Encumbrance and Mounts (Tournament Rule)
The “Base Move” column in Table 49 lists the maximum amount an animal can carry and maintain its normal movement
rate. Animals can be loaded greater than this, up to a maximum of twice their
normal load. However, this causes a drop in the animal's movement rate (as
indicated by the column headings). When calculating a mount's load, be sure to
include the weight of the rider!
The values listed in Table 50 for standard-sized items. It is certainly possible for sacks, chests, and
backpacks to be larger or smaller than the sizes listed. The weight capacity,
however, lists the maximum weight the item can carry, regardless of size. Beyond
this point, the material used to construct the item will fail, sooner or later.
The volume gives the length, width, and height or depth of the item. Items that
exceed the capacity of a container cannot be stored in it.
Since all player characters are adventurers, it is assumed they know the best
methods for packing and stowing equipment. Blankets are rolled into bedrolls,
small items are carefully arranged, rope is properly coiled, weapons are slung
in the most comfortable manner, etc. While small items can be easily stuffed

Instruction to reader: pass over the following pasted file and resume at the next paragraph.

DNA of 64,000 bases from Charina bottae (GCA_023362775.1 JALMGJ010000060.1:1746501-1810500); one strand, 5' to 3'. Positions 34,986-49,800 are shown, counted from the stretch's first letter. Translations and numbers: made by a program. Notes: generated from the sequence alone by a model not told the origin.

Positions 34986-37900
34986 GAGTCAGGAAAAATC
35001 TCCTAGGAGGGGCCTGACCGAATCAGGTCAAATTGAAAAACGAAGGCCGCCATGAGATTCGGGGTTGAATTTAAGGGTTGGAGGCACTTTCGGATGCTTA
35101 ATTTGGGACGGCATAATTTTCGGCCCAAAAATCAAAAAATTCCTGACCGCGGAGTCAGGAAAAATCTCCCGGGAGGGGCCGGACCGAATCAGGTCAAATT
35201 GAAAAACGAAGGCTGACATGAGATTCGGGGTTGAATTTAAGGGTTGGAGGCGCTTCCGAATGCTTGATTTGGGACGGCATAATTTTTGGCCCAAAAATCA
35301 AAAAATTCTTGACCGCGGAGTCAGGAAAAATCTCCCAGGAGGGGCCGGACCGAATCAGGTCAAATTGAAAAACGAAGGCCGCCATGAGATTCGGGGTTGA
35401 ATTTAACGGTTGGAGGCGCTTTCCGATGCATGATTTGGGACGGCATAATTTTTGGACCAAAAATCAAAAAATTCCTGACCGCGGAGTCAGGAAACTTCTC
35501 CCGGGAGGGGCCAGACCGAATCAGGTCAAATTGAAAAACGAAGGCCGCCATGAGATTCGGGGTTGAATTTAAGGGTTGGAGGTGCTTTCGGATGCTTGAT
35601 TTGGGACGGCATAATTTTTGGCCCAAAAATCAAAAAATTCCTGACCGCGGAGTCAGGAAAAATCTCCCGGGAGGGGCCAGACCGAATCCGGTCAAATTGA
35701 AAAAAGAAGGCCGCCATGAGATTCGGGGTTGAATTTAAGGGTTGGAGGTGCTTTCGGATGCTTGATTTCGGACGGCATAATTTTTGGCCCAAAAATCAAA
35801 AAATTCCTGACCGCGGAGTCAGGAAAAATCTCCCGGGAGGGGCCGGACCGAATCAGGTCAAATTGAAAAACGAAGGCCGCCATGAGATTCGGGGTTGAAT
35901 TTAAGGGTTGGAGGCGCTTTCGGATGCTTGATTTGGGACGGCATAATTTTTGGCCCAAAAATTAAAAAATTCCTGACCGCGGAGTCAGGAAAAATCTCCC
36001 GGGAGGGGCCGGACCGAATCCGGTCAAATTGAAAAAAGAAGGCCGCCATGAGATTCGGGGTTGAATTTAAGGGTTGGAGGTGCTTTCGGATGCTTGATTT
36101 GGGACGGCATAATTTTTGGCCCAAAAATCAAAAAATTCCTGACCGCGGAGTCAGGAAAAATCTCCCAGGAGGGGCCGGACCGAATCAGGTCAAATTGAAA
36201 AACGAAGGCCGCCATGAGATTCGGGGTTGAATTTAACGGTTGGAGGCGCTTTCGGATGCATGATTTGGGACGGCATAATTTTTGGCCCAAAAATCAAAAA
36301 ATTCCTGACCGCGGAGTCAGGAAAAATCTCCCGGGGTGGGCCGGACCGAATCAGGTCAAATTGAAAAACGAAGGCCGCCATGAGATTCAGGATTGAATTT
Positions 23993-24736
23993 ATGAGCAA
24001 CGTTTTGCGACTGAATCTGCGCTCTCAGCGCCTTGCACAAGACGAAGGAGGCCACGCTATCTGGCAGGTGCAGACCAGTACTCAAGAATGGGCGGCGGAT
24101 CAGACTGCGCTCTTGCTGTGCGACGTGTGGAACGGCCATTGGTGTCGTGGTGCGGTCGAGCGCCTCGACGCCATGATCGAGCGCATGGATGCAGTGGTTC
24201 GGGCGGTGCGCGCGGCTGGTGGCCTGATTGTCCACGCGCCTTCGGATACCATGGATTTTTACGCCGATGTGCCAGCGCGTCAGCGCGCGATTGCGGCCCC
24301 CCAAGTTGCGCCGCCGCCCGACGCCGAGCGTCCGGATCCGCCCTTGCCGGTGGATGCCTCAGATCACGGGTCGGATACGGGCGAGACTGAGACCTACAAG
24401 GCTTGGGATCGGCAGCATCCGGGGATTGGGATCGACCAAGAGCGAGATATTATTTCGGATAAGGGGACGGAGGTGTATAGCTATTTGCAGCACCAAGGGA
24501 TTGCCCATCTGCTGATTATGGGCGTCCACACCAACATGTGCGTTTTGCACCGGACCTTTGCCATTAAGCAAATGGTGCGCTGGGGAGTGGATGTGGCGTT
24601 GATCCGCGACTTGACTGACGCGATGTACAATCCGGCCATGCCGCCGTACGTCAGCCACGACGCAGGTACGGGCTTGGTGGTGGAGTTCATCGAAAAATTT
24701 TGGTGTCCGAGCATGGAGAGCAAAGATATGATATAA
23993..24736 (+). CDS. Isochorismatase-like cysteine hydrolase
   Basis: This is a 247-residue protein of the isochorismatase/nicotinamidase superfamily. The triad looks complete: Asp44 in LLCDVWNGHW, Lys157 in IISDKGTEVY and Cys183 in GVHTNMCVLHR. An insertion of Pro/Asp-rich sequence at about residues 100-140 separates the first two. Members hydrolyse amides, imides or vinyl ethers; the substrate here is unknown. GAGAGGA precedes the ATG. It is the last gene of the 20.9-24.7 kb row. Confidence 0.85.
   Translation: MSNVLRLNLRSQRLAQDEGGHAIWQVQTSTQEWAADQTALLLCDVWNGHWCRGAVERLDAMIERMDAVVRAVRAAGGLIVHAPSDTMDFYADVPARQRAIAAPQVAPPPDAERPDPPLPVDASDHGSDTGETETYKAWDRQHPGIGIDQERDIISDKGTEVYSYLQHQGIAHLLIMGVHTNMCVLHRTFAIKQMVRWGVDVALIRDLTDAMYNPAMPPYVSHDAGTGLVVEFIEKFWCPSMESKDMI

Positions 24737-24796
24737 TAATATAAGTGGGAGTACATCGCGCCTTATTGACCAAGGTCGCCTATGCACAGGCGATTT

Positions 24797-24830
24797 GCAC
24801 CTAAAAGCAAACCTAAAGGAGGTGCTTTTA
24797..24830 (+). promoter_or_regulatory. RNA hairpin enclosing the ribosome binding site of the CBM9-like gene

into a pack, large bulky things may encumber more than their actual weight would
indicate. The DM has the right to rule that an object is more encumbering than
it actually appears.
Tarus Bloodheart finds a 5 ft. × 9 ft. flying carpet. He carefully rolls it
into a thick cylinder and wisely ties it closed. Even though he has taken this
sensible precaution, the carpet is still a large and awkward thing. The DM rules
that although the carpet weighs only 20 pounds, its encumbrance is equal to
that of an item weighing 50 pounds. Tarus must increase his current encumbrance
level by 50 pounds, adding the awkwardness of the rolled carpet slung over his
shoulder to his already carefully packed backpack.
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